CHARLESTON, W.Va. -- The potential for natural gas from shale formations to fuel the nation's energy future is greatly over-hyped by the industry and its political supporters, according to a recent report that says wells are playing out faster than has been projected.
Geologist David Hughes says in the report that "the geological and environmental realities" of the ongoing boom in shale gas and shale or "tight" oil "deserve a closer look" by political leaders and the public.
"The projections by pundits and some government agencies that these technologies can provide endless growth heralding a new era of 'energy independence,' in which the U.S. will become a substantial net exporter of energy, are entirely unwarranted based on the fundamentals," Hughes wrote. "At the end of the day, fossil fuels are finite and these exuberant forecasts will prove to be extremely difficult or impossible to achieve."
Hughes wrote the report, "Drill, Baby, Drill: Can Unconventional Fuels Usher in a New Era of Energy Abundance?" for the Post-Carbon Institute, a nonprofit group that conducts analysis and educational programs aimed at the eventual end of carbon-based fuels. A version of Hughes' analysis appeared as a commentary in the latest version of the scientific journal Nature.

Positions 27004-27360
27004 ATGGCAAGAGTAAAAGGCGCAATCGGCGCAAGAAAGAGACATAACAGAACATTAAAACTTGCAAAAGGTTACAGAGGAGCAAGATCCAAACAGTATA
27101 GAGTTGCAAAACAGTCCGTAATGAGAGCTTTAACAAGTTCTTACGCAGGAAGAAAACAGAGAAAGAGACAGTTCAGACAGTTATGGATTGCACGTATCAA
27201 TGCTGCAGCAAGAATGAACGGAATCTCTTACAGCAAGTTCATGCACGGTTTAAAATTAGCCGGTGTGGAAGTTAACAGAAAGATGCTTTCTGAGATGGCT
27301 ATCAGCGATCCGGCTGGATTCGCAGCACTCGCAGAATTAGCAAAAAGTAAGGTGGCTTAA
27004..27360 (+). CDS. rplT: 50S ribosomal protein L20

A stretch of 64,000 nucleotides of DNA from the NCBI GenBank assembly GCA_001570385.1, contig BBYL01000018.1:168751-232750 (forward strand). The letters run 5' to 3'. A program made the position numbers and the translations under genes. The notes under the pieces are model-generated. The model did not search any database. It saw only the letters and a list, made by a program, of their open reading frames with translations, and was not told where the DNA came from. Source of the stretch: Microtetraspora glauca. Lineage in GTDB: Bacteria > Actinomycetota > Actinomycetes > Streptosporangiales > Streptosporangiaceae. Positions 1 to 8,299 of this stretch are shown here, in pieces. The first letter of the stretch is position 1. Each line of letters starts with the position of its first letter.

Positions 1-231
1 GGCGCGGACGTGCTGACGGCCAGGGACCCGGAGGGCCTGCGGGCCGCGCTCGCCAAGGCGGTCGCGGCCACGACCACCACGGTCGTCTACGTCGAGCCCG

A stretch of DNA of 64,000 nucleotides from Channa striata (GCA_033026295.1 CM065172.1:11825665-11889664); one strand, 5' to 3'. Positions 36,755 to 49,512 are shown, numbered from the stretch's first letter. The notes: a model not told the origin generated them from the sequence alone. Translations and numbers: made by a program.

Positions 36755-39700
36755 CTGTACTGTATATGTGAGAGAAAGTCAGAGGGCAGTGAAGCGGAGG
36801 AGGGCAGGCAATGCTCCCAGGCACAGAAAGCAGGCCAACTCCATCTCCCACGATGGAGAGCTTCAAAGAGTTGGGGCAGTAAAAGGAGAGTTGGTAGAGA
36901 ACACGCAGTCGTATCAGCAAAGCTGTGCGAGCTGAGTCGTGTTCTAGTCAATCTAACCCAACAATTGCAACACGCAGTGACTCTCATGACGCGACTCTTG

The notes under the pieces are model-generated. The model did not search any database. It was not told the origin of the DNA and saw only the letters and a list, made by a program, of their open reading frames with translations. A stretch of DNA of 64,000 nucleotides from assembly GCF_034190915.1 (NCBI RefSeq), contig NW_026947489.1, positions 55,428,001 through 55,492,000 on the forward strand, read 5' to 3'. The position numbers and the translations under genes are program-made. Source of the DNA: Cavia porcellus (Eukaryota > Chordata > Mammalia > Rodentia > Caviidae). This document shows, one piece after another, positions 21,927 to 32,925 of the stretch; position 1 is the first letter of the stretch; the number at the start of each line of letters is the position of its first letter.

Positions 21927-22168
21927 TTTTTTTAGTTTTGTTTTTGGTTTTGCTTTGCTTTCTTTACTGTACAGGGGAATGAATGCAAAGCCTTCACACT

Hughes notes that there has been a sharp increase in shale-gas production nationwide, from about 2 percent of U.S. production in 2000 to nearly 40 percent in 2012.
Two technologies -- horizontal drilling coupled with hydraulic fracturing, or fracking -- have made it possible to reach oil and gas reserves that previously were not accessible. In 2004, less than 10 percent of U.S. wells were horizontal. Today, that figure is 61 percent.
But Hughes says a pattern has emerged in shale-gas fields.
"When a play is discovered, a leasing frenzy ensues," he wrote. "This is followed by a drilling boom because the lease assignments, often 3 to 5 years long, can be terminated if the site is not producing gas.
"Sweet spots -- small areas with high productivity -- are identified and drilled off first, with marginal areas targeted next," he wrote. "Average well quality rises at first, and then declines.